Changing perceptions

Changing perceptions

Jason Peach
Jason Peach, head of professional services at Networks First

Jason Peach, head of professional services at Networks First looks at how network management means different things to different organisations and how, if done properly, it can be a positive business asset

The term Network Management has many definitions and is often misunderstood; perhaps even simply used to describe in reality a PC that sits in a corner somewhere collecting dust.

However, Network Management should be considered as a broad functional area of IT incorporating many disciplines to ensure the investment in an IT network is aligned to the business or organisation it aims to support.

Network Management does involve device monitoring and troubleshooting, but as a function, performed properly, it should maximise the business benefit of IT by sustaining and optimising IT services. However, for many organisations the Network Management function is not well defined. As an operational IT discipline, it is often neglected in favour of more pressing ‘customer facing’ IT priorities. An operational culture may have evolved in some organisations where reactive or project based activity takes precedence in favour of the day to day focus necessary to monitor and perform preventative maintenance activities on the network infrastructure. This passive approach is highly unlikely to maximise the utility of a network.

For example, Forrester Research Inc. found that 67% of respondents reported that they were unaware of problems until end-users called the helpdesk, and 41% categorised their approach to Network Management problems as reactive rather than proactive. This ‘firefighting’ approach can harm businesses: an IDC study found that one group of SMEs made losses of £45,000 per hour of downtime. A more proactive Network Management strategy allows potential problems to be identified before they occur, saving time and resources.

 

In establishing the business need for an effective Network Management function, it is useful to understand what Network Management is, and the benefits it will provide. In short, to ensure maximum return on investment (ROI) of a Network Management tool, it should be operated by skilled professionals. A good Network Management function requires a combination of people, process, and tools (systems) to ensure the delivery of an effective IT solution.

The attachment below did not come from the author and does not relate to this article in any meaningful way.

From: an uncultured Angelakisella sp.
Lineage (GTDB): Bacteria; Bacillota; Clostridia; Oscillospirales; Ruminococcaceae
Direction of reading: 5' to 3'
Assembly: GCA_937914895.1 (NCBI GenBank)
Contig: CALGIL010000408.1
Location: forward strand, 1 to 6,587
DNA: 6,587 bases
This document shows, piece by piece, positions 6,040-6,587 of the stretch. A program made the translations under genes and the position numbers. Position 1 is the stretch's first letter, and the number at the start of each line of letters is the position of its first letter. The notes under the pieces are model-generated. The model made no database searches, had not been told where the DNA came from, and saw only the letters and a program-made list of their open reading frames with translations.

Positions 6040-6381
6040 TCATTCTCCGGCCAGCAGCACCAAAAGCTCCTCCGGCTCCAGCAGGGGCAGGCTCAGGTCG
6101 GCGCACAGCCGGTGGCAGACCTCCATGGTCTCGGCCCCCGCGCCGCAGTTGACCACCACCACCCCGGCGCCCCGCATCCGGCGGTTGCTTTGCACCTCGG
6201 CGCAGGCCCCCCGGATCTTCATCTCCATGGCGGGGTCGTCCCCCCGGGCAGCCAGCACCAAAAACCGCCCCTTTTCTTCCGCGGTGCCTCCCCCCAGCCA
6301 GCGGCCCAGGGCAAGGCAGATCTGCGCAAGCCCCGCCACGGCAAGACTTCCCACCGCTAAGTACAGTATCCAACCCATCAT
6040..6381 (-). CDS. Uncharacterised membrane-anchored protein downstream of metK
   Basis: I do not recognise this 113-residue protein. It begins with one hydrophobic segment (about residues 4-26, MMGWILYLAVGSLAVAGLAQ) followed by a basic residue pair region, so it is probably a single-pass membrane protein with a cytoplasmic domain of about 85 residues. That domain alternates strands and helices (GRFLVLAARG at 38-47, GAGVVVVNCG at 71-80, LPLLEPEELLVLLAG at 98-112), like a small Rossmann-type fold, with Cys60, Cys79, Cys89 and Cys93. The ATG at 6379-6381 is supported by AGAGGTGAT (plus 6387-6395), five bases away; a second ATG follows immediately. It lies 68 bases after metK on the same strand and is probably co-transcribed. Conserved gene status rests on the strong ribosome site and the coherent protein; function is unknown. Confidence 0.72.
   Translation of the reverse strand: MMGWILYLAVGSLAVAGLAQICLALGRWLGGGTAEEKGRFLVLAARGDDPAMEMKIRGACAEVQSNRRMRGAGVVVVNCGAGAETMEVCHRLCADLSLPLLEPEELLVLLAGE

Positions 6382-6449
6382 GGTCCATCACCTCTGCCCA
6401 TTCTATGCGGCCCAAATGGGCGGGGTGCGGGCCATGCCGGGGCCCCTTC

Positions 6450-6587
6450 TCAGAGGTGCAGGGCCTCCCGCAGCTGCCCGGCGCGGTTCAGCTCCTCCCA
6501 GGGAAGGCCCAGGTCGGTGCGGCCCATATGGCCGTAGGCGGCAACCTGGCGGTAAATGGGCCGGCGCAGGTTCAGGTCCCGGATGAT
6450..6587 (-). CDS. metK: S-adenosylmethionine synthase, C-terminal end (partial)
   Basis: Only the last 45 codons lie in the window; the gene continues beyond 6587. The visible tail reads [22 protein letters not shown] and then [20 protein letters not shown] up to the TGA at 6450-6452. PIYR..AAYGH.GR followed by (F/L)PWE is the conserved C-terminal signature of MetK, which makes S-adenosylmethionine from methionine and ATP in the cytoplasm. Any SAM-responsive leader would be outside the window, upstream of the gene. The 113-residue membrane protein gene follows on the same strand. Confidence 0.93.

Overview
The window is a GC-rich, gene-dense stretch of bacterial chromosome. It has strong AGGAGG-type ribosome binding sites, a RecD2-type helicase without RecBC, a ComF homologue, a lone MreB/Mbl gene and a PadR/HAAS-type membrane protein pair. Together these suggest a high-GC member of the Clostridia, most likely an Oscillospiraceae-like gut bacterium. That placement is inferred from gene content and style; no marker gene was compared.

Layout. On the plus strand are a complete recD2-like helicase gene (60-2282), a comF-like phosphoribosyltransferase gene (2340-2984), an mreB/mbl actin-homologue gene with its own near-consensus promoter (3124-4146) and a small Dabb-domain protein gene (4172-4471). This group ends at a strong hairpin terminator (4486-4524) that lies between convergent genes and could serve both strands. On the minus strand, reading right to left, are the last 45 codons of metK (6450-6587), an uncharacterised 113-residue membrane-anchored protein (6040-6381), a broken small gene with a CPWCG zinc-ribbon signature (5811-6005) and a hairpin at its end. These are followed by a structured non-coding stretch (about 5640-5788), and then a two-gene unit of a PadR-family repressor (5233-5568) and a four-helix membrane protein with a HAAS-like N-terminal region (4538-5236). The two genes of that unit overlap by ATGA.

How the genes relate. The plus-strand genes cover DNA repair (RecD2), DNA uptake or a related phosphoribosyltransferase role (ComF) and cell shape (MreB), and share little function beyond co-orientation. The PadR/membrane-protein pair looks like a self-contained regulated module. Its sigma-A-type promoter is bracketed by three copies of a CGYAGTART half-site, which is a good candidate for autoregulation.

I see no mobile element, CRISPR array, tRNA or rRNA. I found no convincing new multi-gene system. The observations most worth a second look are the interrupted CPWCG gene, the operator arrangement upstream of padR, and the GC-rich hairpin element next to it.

In return, an effective Network Management function should provide the organisation with a measured delivery, and governance, to ensure the ongoing success of the communications infrastructure in support of, and aligned to, organisational goals.

In order to do this businesses must ensure that they have the right skills on board, either in house or through outsourcing to a specialist IT service provider. Keeping pace with the business demand and technology innovation is a tall order for many IT professionals; and therefore many organisations inevitably have skill gaps. This perhaps explains the resulting statistic that 40-45% of network downtime is caused by configuration error (human error); evidence that appears to suggest that skills aren’t keeping pace with IT innovation or business demands.

The question organisations should seriously consider is ‘have we got the resource to sustain and manage change within the context of our network infrastructure, one which is increasingly complex to manage, but is ever more business critical’?

The Network Management function requires performance measures and statistical metrics (KPIs) to benchmark normal operational specifications of the network before abnormal events can be observed and acted upon. The goal of a proactive Network Management function is to plot metrics for optimum and standard performance through benchmarking, and isolate working and failing states so they can be restored or re-configured to an optimised operational state.

The Gartner Networking Maturity Model is designed to allow network teams to identify shortcomings, to establish priorities, and to set goals for improvement (Pultz, 2005). The model describes network maturity in terms of five phases: Chaotic, Reactive, Proactive, Managed, and Optimal (Chen, 2009). Only in the Managed and Optimal phases of the Networking Maturity Model can the Network Management function be a positive business asset; contributing to financial planning and success of the organisation; providing visibility and availability of its mission and associated critical IT applications, which in turn allows the possibility to optimise employee and business productivity.

Due to the increasing need for change and improvement in business process; perhaps using lean disciplines to ensure economic security and success; organisations are often turning to IT to drive productivity and change working practices. Now as never before, an effective Network Management function, whether completely in house or with elements outtasked, has to be essential to supporting change and to enhance operational success.

References:
Pultz, J. (2005), The Gartner Networking Maturity Model.
Chen, C. (2009), Computer Network Management: Best Practices, Gartner